Category Archives: USA 2014

Eine Kleine Nachtmusic

“Y’know, we can’t believe it – every time we come to New York we find another neighbourhood where you just wouldn’t have gone to a few years ago – and then, you get somewhere like THIS!”

The woman and her husband from Washington DC weren’t wrong. If you take the L Train to Bedford Avenuein Williamsburg, you’ll find a thriving bar and restaurant scene. On North 3rd, a German beer hall serving up a fantastic mix of continental drinks and home brews too. Because most off these beers are quite strong, they’re not the cheapest in town – but they’re served up in style by bar tenders who really know their stuff, and are happy to let you taste before you buy.

I’m waiting for the cliched oompah music to start at any moment – especially when a group of musicians with brass instruments turn up. But although this is New York, I could easily be back in New Orleans when Baby Soda start up a Dixie inspired jazz set.

The performance is as good as any I saw down south, and the place soon fills up with a crowd of all ages. Some of whom can’t wait to get up for a boogie.

Unlike the brightly lit streets of Manhattan, Williamsburg is more of a low key area. Side streets quickly disappear into darkness, and there isn’t the benefit of an easy grid system to follow if you take a wrong turn. But Bedford Avenue itself has more than enough to keep you entertained for an evening, whatever you taste. At Spike Hill the emphasis is on rock, with Chris Cubeta and the Liars Club. I’m only in time to catch the end of the set, but these guys are good.

There are plenty of bars still open, but Wednesdays in Williamsburg seem a little low key. And it’s almost time to go back home for me too. Though on the L Line, the entertainment continues with some gypsy jazz.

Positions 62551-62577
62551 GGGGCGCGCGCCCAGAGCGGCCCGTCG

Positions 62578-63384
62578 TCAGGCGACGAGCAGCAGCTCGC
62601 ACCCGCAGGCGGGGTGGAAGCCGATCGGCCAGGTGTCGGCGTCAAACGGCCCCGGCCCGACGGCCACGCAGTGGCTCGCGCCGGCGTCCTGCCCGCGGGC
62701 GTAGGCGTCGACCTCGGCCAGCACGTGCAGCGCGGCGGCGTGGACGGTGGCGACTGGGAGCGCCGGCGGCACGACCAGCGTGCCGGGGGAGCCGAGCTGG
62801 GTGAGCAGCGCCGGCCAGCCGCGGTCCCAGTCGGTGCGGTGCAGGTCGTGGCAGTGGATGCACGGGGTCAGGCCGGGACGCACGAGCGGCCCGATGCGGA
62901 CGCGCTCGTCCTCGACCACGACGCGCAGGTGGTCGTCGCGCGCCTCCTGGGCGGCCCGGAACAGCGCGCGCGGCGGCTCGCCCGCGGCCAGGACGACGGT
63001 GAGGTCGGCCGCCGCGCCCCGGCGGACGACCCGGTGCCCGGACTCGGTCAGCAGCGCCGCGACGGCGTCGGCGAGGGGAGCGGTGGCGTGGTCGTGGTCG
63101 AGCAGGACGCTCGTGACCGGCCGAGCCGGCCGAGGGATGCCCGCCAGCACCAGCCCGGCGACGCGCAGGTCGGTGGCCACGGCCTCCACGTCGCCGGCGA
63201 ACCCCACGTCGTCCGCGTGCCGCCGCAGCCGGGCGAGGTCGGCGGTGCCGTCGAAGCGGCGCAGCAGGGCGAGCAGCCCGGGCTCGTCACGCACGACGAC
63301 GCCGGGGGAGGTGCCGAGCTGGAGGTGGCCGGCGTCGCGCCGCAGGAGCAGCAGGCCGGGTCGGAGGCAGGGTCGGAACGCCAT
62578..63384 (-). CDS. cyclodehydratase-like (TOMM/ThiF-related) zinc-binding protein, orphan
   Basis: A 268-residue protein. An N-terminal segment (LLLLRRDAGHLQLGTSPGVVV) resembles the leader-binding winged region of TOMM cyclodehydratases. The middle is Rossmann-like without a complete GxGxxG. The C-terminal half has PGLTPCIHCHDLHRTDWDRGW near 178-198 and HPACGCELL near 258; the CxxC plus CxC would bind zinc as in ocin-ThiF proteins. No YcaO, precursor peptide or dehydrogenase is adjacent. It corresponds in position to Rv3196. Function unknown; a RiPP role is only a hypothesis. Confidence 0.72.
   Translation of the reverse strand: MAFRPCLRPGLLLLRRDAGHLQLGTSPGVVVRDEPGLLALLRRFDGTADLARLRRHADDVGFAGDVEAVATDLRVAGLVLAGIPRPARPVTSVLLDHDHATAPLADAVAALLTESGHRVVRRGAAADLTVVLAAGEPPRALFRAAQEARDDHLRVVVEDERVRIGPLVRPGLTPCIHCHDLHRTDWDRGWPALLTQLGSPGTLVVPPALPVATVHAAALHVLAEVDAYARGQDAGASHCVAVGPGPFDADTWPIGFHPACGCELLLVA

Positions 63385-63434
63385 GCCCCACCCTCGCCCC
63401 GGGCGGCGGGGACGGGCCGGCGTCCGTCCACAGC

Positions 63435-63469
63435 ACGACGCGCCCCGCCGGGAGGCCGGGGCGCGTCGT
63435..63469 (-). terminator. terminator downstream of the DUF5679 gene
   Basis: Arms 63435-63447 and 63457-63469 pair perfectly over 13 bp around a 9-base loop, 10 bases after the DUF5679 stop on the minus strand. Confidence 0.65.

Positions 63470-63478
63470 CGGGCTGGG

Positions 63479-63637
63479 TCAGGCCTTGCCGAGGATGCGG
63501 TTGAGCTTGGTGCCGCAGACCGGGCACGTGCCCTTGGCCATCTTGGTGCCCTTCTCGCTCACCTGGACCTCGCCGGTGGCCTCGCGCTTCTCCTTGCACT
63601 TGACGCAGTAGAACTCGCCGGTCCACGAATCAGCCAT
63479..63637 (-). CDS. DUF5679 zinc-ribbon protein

Along with the violin, this busker has bells on his shoes. And whilst I can understand people’s reluctance to give money to casual beggars on the subway, this one deserves a few dollars.

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Posted by on April 3, 2014 in Travel Stuff, USA 2014


Going Underground

Most visitors to New York will concentrate their stay in Manhattan. And why wouldn’t you? All the main attractions are close by, and there’s no shortage of choice. But if you do come here, I’d urge you to hop across at least one bridge. Like Brooklyn’s.

Not only do you get a great view of those famous tall buildings across the water, you’ll arguably get a more authentic taste of New York life.

“I’m originally from Noocastle Own Tyne,” says a short, black woman on the subway platform. “Moi dad wanted us kids t’have a better edoocation – and dat’s what we got. Now, where you wanna go, coz der’s the TOO train and the FOWR train, and you don’t wanna get dem mixed up.”

Thanks to her helpful directions, I emerge at the Brooklyn Museum. Now again, New York has countless, iconic museums to visit – but if you want a great mix of ancient and modern art, this is the place to be. And it’s huge.

It took eight years to build, and the intention was to make it the biggest single site museum in the world. But in the late 1880s, the then independent city of Brooklyn was incorporated into the wider New York conurbation. There are plenty of permanent exhibitions here, and today there’s also a great installation looking at the role of art in the American civil rights movement.